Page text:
The Session’s over, but the work continues
You can’t evaluate how good the 86th Regular Session of the Texas Legislature was like you would a professional athlete.
It’s not hits divided by times at bat. It’s not completed passes versus incomplete or intercepted passes. It’s not strokes under par.
You shouldn’t count the number of bills for which you advocated versus those the Governor signed. It’s not that kind of numbers game.
You have to look at the bills that can have the greatest positive impact on your community, your region or the state as a whole. Through that lens, the Abilene Chamber of Commerce and its Governmental Affairs Committee did well.
At the top of our list was to enact legislation that makes it easier for military spouses who have occupational licenses to have those licenses recognized in Texas. This is important to military families, to decision-makers in the Pentagon, to the workforce needs in the state and Texas economy.
Sens. Donna Campbell and Dawn Buckingham jointly authored SB 1200 that did just that. It said that if the license a military spouse received in another state had “substantially equivalent” requirements as Texas has, then that license is good here. We vigorously advocated for this bill, including moving testimony by Tamara Dugger, a Dyess spouse and Registered Nurse, before a Senate committee. In the end, an amendment to the bill also waived the licensing fees.
Last week, Governor Greg Abbott signed the bill into law. Only about a dozen other states have taken actions on licensure reciprocity.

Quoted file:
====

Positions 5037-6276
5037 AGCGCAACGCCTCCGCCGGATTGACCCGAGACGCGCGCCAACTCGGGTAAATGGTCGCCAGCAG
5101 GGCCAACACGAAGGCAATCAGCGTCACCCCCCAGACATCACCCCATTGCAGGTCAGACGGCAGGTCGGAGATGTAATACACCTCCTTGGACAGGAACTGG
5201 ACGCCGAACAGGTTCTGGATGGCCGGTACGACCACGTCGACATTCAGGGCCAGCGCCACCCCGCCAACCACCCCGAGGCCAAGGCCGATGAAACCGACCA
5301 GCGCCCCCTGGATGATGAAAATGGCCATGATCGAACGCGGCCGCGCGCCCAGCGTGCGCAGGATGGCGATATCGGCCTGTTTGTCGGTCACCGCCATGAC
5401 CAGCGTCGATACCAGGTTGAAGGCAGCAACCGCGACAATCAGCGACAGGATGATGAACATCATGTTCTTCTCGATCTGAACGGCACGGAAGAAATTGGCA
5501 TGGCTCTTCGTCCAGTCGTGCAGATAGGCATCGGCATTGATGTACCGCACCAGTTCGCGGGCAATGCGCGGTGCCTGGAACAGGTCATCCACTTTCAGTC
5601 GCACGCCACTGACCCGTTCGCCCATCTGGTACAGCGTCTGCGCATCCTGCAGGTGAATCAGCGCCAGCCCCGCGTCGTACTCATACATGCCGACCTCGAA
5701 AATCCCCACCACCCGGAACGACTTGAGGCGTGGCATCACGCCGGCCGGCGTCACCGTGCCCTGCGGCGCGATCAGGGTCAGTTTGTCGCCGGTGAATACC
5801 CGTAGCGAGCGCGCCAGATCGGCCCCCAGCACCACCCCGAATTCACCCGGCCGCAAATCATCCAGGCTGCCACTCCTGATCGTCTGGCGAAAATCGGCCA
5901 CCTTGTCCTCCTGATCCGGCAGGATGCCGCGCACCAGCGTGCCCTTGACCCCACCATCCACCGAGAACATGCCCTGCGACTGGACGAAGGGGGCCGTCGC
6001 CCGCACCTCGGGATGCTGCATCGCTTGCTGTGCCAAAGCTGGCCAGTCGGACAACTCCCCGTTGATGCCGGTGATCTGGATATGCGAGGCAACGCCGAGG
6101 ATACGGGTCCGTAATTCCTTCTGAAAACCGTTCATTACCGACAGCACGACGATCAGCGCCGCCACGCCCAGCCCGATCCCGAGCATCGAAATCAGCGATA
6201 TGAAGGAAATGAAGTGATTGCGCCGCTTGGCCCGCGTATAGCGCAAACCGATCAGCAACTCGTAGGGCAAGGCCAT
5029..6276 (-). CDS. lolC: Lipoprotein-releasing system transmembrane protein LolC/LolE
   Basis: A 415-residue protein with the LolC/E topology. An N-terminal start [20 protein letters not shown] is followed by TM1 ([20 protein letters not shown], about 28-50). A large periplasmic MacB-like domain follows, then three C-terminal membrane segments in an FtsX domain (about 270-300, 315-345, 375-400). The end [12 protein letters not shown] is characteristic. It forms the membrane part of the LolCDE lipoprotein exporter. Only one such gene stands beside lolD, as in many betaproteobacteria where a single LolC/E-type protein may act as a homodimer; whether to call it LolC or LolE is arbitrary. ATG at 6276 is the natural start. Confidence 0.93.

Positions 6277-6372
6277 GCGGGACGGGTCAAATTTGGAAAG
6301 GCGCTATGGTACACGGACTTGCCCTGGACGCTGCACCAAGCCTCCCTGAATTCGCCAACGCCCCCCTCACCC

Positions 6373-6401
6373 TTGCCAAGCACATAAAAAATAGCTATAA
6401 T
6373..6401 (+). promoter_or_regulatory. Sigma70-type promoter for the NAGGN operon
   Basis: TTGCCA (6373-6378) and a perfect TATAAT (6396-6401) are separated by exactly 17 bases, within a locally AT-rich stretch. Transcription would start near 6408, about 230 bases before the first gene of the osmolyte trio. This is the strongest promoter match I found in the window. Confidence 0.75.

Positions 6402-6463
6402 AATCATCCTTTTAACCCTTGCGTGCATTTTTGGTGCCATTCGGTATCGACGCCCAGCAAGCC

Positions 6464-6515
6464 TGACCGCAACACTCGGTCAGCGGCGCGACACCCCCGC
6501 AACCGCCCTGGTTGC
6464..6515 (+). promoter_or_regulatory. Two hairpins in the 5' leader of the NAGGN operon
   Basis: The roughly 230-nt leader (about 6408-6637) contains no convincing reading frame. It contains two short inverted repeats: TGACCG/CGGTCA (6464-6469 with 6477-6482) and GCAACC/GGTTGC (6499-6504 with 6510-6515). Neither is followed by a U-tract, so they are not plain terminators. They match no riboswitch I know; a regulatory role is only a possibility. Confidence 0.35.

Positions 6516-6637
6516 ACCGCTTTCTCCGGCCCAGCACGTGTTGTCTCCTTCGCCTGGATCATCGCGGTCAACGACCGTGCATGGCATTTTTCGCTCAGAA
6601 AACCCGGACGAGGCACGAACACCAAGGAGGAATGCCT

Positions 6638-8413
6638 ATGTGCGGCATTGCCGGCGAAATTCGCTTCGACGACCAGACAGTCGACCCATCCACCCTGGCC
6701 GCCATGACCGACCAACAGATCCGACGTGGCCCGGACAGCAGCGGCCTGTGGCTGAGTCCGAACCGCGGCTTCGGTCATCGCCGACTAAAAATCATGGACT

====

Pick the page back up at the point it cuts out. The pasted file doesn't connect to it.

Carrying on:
Reps. Stan Lambert and Dan Flynn proposed bills that were generally similar, but in the end, SB 1200 became law.
Rep. Lambert championed another bill that was important to Dyess families and military members throughout the state. The Governor felt it was the right thing to do and signed HR 1597. It makes it easier for military kids to enroll in public schools without having a permanent address. The parent’s PCS orders transferring them to a Texas military installation provide enough documentation to get the students into class.
We followed a number of bills that were approved in the House but did not make it out of a Senate committee. Among them were ones addressing less-than-four-wheeled electric vehicles on public roads, and another allowing TxDOT to perform road work on military installations (and get paid for it).
Of course, the statewide headline bills dealt with the state budget, school finance and property tax reform. All have been signed by Governor Abbott.
A couple of bills that would prohibit tax incentives on wind farms near military bases didn’t make it out of House committees.
And literally in the last minutes of the session, the Plumbing Sunset bill died, meaning the Plumbing Code and Plumbing Examiners Board would be gone. However, last week Governor Abbott signed an executive order that keeps the state from plunging into an unregulated plumbing industry.
In the interim, before the 87th Regular Session in January 2021, we expect:
- No Special Session
- To follow any interim charge and attend hearings on topics important to us
- To work to revive some bills from this session and develop new legislation
- To monitor state agencies
- To convene Chamber-member stakeholders to have ongoing conversations on issues of importance to them
Even though legislators won’t be back in Session for 19 months, we have no off-season, working to benefit Abilene and the Big Country.
Doug Williamson – Director of Governmental Affairs